Most adults have experienced insomnia or sleeplessness at one time or another in their lives (Straker, 2008). It is estimated that insomnia effects around 30-50% of the general population with 10% experiencing chronic insomnia (Straker, 2008). It has been estimated that in the US that 70 million people suffer sleep problems, and of these, 30 million suffer chronic insomnia (Stahura and Martin, 2006). Recently a survey showed that 1046 of the 2000 adults surveyed experience at least one night of lost sleep due to insomnia symptoms; the survey also concluded that insomnia is a growing issue of concern (Goolsby, 2006).

Insomnia generally affects women more than men and the incidence rate tends to increase with age (Straker, 2008).

There is a clear correlation of age to insomnia (Curless et a!. 1993). A number of surveys have reported between 28% and 64% of post menopausal women suffer from insomnia (Hachul de Campos et al. 2006).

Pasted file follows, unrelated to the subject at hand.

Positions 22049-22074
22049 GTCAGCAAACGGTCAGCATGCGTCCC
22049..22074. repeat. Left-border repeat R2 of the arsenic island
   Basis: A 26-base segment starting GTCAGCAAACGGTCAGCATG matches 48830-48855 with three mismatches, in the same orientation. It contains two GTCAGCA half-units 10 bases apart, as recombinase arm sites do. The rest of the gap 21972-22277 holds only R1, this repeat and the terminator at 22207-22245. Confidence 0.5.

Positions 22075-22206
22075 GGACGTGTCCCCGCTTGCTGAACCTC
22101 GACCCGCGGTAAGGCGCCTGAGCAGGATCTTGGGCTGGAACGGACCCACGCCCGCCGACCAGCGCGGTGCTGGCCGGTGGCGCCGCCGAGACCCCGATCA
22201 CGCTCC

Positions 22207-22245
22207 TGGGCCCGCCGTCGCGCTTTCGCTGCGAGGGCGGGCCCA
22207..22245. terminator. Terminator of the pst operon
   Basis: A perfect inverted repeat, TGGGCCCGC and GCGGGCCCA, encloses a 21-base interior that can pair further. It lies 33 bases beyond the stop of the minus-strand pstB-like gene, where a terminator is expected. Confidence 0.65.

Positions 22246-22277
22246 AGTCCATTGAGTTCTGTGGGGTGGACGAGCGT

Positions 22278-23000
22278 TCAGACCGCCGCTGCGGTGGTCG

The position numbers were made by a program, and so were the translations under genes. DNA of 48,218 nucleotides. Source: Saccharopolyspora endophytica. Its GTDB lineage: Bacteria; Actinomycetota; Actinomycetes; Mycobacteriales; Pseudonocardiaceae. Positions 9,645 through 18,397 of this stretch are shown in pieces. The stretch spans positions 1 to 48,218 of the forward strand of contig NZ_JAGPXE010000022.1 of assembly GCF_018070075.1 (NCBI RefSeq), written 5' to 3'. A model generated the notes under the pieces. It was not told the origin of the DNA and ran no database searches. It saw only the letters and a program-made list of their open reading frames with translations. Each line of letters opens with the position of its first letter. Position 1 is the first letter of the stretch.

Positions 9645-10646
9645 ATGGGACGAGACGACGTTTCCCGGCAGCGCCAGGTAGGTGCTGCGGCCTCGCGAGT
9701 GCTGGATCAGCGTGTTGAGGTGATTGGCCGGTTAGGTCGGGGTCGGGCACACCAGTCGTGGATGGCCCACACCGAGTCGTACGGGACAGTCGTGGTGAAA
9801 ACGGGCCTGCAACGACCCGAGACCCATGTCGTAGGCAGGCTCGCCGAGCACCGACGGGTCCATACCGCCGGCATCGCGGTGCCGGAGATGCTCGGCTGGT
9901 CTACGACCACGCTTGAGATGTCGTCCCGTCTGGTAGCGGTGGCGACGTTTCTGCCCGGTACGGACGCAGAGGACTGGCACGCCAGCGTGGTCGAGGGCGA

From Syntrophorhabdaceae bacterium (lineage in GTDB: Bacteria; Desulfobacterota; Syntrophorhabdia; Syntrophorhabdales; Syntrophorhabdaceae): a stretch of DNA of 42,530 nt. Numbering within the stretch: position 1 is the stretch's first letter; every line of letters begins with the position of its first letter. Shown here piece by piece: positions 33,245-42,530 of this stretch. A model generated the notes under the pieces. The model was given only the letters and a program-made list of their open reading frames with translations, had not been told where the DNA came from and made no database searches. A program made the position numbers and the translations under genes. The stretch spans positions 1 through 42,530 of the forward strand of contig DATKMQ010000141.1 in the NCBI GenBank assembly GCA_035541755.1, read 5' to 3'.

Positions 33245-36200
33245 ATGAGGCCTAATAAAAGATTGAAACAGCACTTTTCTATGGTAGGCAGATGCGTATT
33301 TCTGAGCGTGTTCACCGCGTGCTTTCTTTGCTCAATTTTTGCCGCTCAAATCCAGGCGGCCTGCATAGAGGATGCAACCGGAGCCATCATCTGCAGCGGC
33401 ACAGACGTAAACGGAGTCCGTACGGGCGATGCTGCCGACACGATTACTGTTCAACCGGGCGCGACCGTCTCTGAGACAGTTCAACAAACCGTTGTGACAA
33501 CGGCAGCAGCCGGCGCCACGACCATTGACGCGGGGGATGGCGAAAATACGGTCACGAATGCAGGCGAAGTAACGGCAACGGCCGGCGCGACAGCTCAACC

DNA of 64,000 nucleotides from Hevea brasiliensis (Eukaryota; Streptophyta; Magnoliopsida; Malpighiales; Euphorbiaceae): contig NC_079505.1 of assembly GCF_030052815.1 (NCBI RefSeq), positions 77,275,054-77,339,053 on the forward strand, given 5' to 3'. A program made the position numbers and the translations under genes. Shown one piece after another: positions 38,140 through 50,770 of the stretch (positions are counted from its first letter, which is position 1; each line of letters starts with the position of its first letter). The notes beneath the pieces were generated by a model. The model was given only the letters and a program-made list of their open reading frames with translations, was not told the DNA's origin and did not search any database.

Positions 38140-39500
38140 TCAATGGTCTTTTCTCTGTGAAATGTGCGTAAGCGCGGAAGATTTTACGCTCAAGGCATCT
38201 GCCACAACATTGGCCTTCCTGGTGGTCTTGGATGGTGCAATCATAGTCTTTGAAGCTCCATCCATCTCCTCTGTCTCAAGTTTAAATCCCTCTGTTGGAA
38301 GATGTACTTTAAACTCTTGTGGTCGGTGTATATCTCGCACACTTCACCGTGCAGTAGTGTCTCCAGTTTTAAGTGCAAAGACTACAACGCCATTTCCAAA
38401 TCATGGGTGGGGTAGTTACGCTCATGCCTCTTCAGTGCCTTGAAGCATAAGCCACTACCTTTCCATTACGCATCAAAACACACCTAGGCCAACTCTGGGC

Insomnia can be classified into three categories transient, short-term and chronic insomnia (Tomoda et al, 2009). Transient insomnia are symptoms lasting less than one week, short term insomnia are symptoms lasting between one-three weeks and chronic insomnia are those symptoms lasting longer than three weeks (Tomoda, 2009).

Narcolepsy

Narcolepsy is a sleep disorder that causes overwhelming and severe day time sleepiness (Retsas et al, 2000). Pathologic sleepiness is characterised by the fact that it occurs at inappropriate times and places (Retsas et al, 2000). These daytime sleep attacks may occur with or without warning and can occur repeatedly in a single day (Edgar et al, 2006). People who suffer from Narcolepsy often have fragmented night time sleep with frequent brief awakenings (Edgar et al, 2006).

Narcolepsy is typically characterised by the following four symptoms:

Excessive daytime sleepiness (90%)

Cataplexy: A sudden and temporary loss of muscle tone often triggered by emotions such as laughter. (75%)

Hallucinations: Vivid dreamlike experiences that occur while falling asleep or upon wakening. (30%)

Sleep paralysis: Paralysis that occurs most often upon falling asleep or waking up. The person is unable to move for a few minutes. (25%) (Retsas et al, 2000)

Interestingly, regular night time sleep schedule and scheduled naps during the day is required for favourable outcomes (Edgar et al, 2006).